I recalled the time I’d made a pro-con list about whether or not to continue dating a guy that included the con: “Doesn’t seem to have many friends or do anything with them. Internal footnote: Loser or American Psycho?”
Suddenly, I was the American Psycho.
Sarah was my first. I met her at a cheap Mexican joint, where we ate mediocre enchiladas as I taught her how to pronounce my name and she told me she was married. We had nothing in common. As we washed down our meal with the 16-ounce margarita special, I pretended I didn’t know this would be our last “date.”
Then came Veronica, who made me laugh with stories about her neurotic dog and her in-laws’ matching sweaters. She still exists in my social media, and I still like her posts. But she lived too far away, and we never saw each other again.
Lizzy was next. I met her for an outdoor concert in a three-way first date. The other woman had only recently ghosted me, a fact I delighted in reminding her of (she took it in stride). We picnicked, listened to live opera, and played cards, parting with the promise to “text soon” and hang — and then we all promptly forgot about one another.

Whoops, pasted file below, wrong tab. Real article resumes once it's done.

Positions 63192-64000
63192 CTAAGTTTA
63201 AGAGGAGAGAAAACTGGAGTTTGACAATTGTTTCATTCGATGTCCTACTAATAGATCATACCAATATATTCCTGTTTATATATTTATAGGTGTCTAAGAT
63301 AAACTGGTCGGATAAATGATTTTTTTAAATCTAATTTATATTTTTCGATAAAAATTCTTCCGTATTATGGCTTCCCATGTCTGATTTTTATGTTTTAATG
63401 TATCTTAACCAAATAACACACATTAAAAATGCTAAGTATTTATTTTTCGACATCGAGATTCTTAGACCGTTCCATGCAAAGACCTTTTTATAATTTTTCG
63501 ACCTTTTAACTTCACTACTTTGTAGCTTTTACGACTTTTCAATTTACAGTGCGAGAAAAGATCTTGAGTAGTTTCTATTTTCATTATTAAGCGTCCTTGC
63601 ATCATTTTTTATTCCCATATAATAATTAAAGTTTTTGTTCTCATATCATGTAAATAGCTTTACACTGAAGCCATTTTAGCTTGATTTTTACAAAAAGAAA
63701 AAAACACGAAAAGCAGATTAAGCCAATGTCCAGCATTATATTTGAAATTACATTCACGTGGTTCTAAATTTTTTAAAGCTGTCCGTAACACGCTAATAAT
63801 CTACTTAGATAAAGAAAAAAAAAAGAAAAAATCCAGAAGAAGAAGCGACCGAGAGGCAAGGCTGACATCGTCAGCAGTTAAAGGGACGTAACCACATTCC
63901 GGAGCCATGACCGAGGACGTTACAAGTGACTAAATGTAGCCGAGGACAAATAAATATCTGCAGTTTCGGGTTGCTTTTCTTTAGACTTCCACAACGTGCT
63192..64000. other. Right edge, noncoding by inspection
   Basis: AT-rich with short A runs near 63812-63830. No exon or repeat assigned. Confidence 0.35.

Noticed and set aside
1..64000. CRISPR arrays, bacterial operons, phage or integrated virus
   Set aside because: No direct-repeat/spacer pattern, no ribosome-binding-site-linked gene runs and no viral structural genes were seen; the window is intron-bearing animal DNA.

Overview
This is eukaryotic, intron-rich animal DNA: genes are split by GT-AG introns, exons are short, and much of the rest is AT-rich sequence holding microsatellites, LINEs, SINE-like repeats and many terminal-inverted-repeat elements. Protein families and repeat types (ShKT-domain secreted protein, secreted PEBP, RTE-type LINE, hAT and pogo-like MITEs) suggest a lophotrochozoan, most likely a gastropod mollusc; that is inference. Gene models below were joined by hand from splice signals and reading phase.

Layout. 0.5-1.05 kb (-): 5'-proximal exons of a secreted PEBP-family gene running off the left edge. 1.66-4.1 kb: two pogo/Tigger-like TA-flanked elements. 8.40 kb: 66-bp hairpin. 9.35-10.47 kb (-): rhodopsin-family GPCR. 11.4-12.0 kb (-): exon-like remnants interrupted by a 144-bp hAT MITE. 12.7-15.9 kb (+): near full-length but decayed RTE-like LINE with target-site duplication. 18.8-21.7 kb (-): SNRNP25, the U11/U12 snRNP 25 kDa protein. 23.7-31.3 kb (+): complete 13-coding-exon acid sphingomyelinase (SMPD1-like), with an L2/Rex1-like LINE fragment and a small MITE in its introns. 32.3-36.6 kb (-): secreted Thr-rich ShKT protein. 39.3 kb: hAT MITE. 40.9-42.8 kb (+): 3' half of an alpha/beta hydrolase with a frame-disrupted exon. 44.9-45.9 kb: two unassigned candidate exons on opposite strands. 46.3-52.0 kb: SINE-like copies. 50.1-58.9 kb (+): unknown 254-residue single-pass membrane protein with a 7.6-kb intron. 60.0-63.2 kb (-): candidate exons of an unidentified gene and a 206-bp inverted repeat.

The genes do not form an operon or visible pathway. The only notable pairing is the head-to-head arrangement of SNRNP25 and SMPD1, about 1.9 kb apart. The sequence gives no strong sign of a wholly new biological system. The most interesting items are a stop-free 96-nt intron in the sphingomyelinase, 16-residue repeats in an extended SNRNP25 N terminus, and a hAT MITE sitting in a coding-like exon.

There were others, too, that I don’t remember as well. Some ghosted me, others I ghosted myself. There was an urgency that seemed to be lacking in this swipe-based search for friendship; there was less of an impetus to follow up after the fact, and less guilt about disappearing.
Eventually, I moved to New York and swapped out Bumble BFF for a locally popular friend app, Hey! VINA. I met Kate over sangria and pasta, and while we never really hit it off, we did both find a certain harmony in having someone to do things with. She seemed to delight in bringing me to places that had been featured on TV (like Grey Dog, home to Broad City’s season-four premiere), while I coaxed her to explore seedy bars with me.
I went on many more friend dates after that, with varying levels of success. Some lasted only as long as a conversation. Others sometimes braved the subway to see me. But I couldn’t seem to make myself feel better about the whole thing — I remember inviting a colleague out to drinks once when I was at a bar with Kate and hoping he wouldn’t ask me how the two of us knew each other. It shamed me even more that I was ashamed.